Issued on: 02/06/2020 – 10:19Modified: 02/06/2020 – 10:19
The French economy is expected to shrink 11 percent this year because of the coronavirus crisis, which is worse than the government's previous forecast of an eight percent contraction, Finance Minister Bruno Le Maire said Tuesday.
"The shock is very brutal," Le Maire told RTL radio, although he also said: "I am absolutely certain that we are going to bounce back in 2021."
France imposed one of the Europe's strictest lockdowns in the face of Covid-19 in mid-March and only began removing restrictions on May 11. Cafés, bars and restaurants are allowed to reopen for regular business on Tuesday. In Paris, they remain limited to outside seating only.
La réouverture des 308 000 cafés et restaurants de France ce 2 juin, avec ses 509 000 emplois, est un signal très positif pour notre économie et répond à une attente profonde des Français. C'est un moment de bonheur collectif. pic.twitter.com/zmLOh4jwru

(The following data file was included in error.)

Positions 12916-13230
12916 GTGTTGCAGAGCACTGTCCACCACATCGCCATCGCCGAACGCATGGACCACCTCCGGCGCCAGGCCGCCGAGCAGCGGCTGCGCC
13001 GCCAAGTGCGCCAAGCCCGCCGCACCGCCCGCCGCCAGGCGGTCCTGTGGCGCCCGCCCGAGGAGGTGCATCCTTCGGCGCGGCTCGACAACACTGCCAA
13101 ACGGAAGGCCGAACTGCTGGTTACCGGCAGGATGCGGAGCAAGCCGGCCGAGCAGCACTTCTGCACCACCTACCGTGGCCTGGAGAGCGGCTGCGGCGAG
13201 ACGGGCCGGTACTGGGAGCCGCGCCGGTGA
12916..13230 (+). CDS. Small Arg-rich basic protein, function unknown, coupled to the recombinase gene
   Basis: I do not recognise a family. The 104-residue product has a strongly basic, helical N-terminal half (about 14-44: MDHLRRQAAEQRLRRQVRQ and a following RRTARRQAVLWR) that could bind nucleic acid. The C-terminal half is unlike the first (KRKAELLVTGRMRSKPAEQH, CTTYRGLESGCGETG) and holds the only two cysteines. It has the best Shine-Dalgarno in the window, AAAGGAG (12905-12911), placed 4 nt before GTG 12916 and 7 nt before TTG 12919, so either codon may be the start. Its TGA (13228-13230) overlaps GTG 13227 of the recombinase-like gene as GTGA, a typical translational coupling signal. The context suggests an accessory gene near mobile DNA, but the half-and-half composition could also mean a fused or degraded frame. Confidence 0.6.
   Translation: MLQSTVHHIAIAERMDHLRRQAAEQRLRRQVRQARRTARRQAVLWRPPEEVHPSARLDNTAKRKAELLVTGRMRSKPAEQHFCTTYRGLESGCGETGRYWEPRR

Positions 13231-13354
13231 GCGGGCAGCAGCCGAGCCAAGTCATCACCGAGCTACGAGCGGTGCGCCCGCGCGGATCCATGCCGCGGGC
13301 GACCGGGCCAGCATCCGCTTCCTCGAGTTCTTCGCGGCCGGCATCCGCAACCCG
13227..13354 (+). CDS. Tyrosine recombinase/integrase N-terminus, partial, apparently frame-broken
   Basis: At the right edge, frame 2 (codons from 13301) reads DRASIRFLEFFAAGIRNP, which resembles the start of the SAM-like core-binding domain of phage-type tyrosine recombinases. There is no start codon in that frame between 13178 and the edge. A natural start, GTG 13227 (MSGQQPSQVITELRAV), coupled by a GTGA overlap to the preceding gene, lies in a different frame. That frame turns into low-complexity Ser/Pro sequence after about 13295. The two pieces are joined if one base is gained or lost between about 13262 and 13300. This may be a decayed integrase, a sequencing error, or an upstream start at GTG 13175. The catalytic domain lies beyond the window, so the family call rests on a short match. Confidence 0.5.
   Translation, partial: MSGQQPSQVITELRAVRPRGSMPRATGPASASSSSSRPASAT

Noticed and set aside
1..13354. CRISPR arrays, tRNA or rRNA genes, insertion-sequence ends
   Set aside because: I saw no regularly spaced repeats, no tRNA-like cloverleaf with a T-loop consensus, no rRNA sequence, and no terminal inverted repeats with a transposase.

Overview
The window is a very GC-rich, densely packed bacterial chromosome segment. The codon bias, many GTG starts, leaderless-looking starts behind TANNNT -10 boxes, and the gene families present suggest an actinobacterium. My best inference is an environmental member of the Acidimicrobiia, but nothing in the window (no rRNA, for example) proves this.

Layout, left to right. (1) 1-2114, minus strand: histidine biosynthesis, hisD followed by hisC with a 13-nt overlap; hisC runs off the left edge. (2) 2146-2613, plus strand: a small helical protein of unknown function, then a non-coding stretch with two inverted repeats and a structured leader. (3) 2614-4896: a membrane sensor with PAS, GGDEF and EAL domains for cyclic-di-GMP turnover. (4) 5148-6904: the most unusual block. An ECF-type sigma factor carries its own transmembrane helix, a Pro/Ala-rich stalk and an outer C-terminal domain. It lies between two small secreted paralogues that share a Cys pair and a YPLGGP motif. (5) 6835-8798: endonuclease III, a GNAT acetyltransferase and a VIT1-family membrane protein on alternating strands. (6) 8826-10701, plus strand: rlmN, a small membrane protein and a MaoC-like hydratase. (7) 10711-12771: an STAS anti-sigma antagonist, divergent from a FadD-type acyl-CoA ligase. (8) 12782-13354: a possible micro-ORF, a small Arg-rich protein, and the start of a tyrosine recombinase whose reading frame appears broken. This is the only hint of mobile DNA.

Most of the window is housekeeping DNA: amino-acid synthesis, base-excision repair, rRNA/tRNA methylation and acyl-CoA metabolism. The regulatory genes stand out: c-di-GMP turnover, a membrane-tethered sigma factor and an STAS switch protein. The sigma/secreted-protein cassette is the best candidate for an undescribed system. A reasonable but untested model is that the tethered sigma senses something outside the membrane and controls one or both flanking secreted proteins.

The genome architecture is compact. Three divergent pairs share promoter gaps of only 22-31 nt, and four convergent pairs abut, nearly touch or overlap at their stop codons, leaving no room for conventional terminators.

— Bruno Le Maire (@BrunoLeMaire) June 2, 2020
"We were hard hit by the virus, we took effective measures to protect French people's health, but the economy practically ground to a halt for three months," Le Maire said.
"We're going to pay for it with growth," he said.
With some 300,000 cafés and eateries reopening on Tuesday, Le Maire said that they would continue to benefit from handouts from a government solidarity fund until the end of the year to help cover fixed costs.
"Even if it is hard to hear on a day when the sun is shining and the cafés are reopening, the hardest part is still ahead of us in social and economic terms," Le Maire said.
The government has progressively revised upwards the damage caused by the pandemic and the latest estimate will be included in a recoverRead More – Source